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Updated: 6/19/23

Routine annual exams and vaccine appointments are currently booking 4-6 weeks out. Routine Dentals and Surgeries are scheduling 3-4 months out. Please call at your earliest convenience if you have a day/time or doctor request for your pet's appointment.

At this time we are currently accepting new clients. Depending on staffing this may change. Please call to check availability. 

Our clinic sees patients by appointment only.

For Emergency information please view our Emergency page.

Preventative Care

Preventive care includes annual examinations, vaccinations and lab work. Recent scientific evidence has proven that protection from vaccinations lasts longer than we previously believed. So even though we are not vaccinating as frequently, it is still very important for us to see your pets at least once a year. During this exam a complete physical examination is performed and any annual blood work or diagnostic testing is completed. Pets that are on daily medication typically need to have blood work performed to make sure the chronic use of the medication is not affecting any other organ systems adversely. Older pets may need routine blood and urine evaluations to monitor for chronic health conditions.

The annual wellness examination includes evaluation of the heart, lungs, abdomen, eyes, ears, skin, teeth and the pet’s body condition. It can be very helpful in picking up significant new health concerns that may not be evident to the owner because the pet is not displaying serious clinical signs yet. Annual screening exams and blood work may point out early problems in various organs BEFORE the pet starts to show clinical signs. This allows us to initiate treatment early and slow the progression of many diseases. Any changes in the pet’s nutrition, deworming schedule or exercise program can be addressed at this examination. Our veterinarians believe that no two animals are alike, thus all recommendations are tailored to the individual animal and family situation. This exam is also an excellent opportunity to discuss any questions or concerns that you may have about your pet(s).

Vaccines are an important part of the first visits for puppies and kittens. Young animals are much more susceptible to infectious diseases than are mature pets because their immune systems are not yet fully functional. The immunity that they get from their dams begins to wear off around 8 weeks of age and is completely gone by 4-5 months of age. Thus it is very important for all puppies and kittens to receive a full vaccination series by 4 – 6 months of age. Once the initial vaccine series is complete it must be boostered a year later to insure continued immunity. After this point, many vaccines are not needed on an annual basis, although some like Lepto and Bordatella are. Older pets typically need their core vaccines every 3 years or when vaccination titers indicate that immunity is waning. Every pet is different in its risk factors and chance of exposure, so while we have a core set of vaccines recommended for all pets, there are many others that may be indicated for some individuals while they are not recommended for others. Each client and pet will have its own recommended vaccine protocol tailored to its lifestyle. Vaccine protocols are reviewed by our veterinarians during the pet’s annual exam.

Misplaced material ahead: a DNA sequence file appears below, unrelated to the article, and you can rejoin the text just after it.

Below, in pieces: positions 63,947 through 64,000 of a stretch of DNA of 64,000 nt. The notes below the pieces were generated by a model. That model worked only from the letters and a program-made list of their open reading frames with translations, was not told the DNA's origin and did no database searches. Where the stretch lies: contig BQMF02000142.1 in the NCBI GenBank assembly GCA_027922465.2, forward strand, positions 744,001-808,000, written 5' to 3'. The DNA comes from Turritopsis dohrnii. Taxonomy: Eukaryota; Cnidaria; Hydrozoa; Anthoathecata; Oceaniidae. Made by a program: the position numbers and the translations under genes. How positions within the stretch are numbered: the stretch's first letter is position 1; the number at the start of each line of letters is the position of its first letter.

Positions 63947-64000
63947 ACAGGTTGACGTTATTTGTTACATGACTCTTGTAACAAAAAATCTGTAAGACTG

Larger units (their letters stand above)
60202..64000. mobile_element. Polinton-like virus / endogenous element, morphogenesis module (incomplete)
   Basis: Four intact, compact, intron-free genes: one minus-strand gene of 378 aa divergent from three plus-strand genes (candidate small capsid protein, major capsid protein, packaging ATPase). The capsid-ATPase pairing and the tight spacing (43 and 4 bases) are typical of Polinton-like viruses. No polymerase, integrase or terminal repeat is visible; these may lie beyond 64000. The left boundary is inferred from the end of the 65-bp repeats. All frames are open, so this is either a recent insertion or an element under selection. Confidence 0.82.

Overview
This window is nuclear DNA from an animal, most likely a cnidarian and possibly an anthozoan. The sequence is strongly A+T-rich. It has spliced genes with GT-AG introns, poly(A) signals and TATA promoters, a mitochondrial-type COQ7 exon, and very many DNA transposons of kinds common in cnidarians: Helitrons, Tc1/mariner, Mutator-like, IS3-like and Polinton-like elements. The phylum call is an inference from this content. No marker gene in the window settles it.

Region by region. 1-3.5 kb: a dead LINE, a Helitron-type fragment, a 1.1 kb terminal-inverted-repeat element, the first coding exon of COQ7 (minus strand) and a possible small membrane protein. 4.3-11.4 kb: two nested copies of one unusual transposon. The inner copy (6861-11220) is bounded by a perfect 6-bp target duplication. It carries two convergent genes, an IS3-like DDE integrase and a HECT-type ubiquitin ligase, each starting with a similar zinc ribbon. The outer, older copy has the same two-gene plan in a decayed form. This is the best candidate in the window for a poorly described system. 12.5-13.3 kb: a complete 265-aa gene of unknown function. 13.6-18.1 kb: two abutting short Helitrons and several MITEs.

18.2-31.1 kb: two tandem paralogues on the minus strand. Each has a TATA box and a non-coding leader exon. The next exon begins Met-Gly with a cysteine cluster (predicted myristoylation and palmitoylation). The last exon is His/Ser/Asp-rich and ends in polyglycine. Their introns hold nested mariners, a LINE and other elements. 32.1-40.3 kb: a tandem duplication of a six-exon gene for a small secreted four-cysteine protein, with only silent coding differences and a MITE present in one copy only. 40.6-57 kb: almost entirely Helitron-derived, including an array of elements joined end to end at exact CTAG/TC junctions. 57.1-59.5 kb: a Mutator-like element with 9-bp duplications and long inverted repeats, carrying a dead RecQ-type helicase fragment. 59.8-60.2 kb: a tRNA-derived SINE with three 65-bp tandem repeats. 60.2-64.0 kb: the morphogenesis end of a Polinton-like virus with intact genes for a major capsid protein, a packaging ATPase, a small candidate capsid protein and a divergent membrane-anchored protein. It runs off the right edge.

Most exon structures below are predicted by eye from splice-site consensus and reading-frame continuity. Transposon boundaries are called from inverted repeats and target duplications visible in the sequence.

Technician Appointments

Nail trims and expressing anal glands are done by two or more of our licensed technicians and trained veterinary assistants for these appointments. We appreciate you making an appointment on our technician schedule for these appointments to try to reduce your wait time, but you can also walk in for these appointments. If you walk-in with a pet for a nail trim or anal gland expression rather than making an appointment, please be patient if you need to wait – we will get to your pet as soon as we possibly can.

Nail trims can be very stressful for some patients. We use low stress handling techniques for all procedures in our practice, including nail trims. Sometimes, anti-anxiety or sedative medications will be necessary to get the procedure done with as little stress as possible. In some cases, over time, as the pets get used to positive reinforcement, we can reduce or stop medication needed for nail trims. If the technicians or assistants feel the procedure is too stressful for your pet, they will find a doctor to discuss a plan moving forward to make it less stressful and then will come to discuss the plan with you. In certain cases, we may only get one toe or one foot done before the stress is too much and we may ask you to come back in a few days after medication has been administered to calm the patient.

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